Being situated on a multiple Great Lakes means that Michigan has no shortage of lighthouses – and this is true in the Traverse City area, too!
There are two historic lighthouses you can visit, one each at the end of the Old Mission and Leelanau peninsulas.
On the Old Mission Peninsula, you can drive out to the Mission Point Lighthouse, which dates back to 1870. There's a small museum inside that you can visit for $5, and visitors can also climb to the top of the lighthouse for lovely views out over the lake.
The Leelanau Peninsula has a similar historic lighthouse called the Grand Traverse Lighthouse. This one dates back to the 1850s (the current one was completed in 1858), making it one of the oldest lighthouses on the Great Lakes.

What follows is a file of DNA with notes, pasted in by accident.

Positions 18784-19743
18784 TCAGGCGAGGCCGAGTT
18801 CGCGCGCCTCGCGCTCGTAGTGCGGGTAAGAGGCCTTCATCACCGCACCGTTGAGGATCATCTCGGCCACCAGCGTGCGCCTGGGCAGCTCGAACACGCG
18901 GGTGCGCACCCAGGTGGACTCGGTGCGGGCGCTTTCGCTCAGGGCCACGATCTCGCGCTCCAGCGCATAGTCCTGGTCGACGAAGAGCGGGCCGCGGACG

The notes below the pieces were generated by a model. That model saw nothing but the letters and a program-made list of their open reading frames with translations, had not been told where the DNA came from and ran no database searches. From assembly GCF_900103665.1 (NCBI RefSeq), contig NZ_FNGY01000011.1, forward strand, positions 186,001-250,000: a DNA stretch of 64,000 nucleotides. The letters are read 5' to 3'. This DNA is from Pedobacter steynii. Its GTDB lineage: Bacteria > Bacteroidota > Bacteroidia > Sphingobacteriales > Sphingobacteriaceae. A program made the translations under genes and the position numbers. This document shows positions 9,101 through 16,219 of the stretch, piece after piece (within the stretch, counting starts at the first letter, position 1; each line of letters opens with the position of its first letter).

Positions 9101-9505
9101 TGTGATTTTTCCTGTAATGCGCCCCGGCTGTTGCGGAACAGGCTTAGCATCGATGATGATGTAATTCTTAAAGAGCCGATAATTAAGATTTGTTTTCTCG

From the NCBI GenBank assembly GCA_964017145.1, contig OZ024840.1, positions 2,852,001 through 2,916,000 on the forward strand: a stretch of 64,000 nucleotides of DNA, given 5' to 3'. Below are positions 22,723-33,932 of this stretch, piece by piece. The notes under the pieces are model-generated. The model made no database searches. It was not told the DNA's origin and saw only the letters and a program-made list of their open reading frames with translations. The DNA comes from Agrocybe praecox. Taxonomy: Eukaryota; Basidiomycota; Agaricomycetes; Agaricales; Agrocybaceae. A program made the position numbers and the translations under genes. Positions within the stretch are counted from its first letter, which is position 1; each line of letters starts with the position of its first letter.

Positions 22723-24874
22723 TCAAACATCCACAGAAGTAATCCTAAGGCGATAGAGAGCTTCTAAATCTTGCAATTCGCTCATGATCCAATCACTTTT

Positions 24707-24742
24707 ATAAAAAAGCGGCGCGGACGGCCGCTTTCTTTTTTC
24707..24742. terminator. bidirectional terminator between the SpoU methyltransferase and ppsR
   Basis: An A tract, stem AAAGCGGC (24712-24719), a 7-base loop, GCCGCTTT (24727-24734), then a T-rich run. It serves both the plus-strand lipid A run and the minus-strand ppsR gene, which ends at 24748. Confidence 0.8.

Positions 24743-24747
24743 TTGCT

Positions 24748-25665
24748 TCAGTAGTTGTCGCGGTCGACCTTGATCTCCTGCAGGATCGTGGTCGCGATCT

Admission to this lighthouse is also $5, though the lighthouse sits within Leelanau State Park, which has its own separate entry fee ($9 for cars with out-of-state plates).
6. Take an afternoon trip to the Sleeping Bear Dunes
You can't visit Traverse City without making the 25-mile trip out to Sleeping Bear National Lakeshore and its impressive sand dunes standing sentinel over Lake Michigan.
Sleeping Bear was voted the most beautiful place in America a few years ago, and it certainly does feel that way on a sunny autumn day.
Once you're here, drive the short Pierce Stocking Scenic Drive for fall colors and amazing lake views, and try a dune or two at the Dune Climb area.
This spot is managed by the National Park Service, and does charge a $25 entry fee.
RELATED: Conquering the Sleeping Bear Dunes
7. Explore downtown Traverse City
And, even though there are plenty of day trips and half-day trips to take from Traverse City, don't skip the city itself!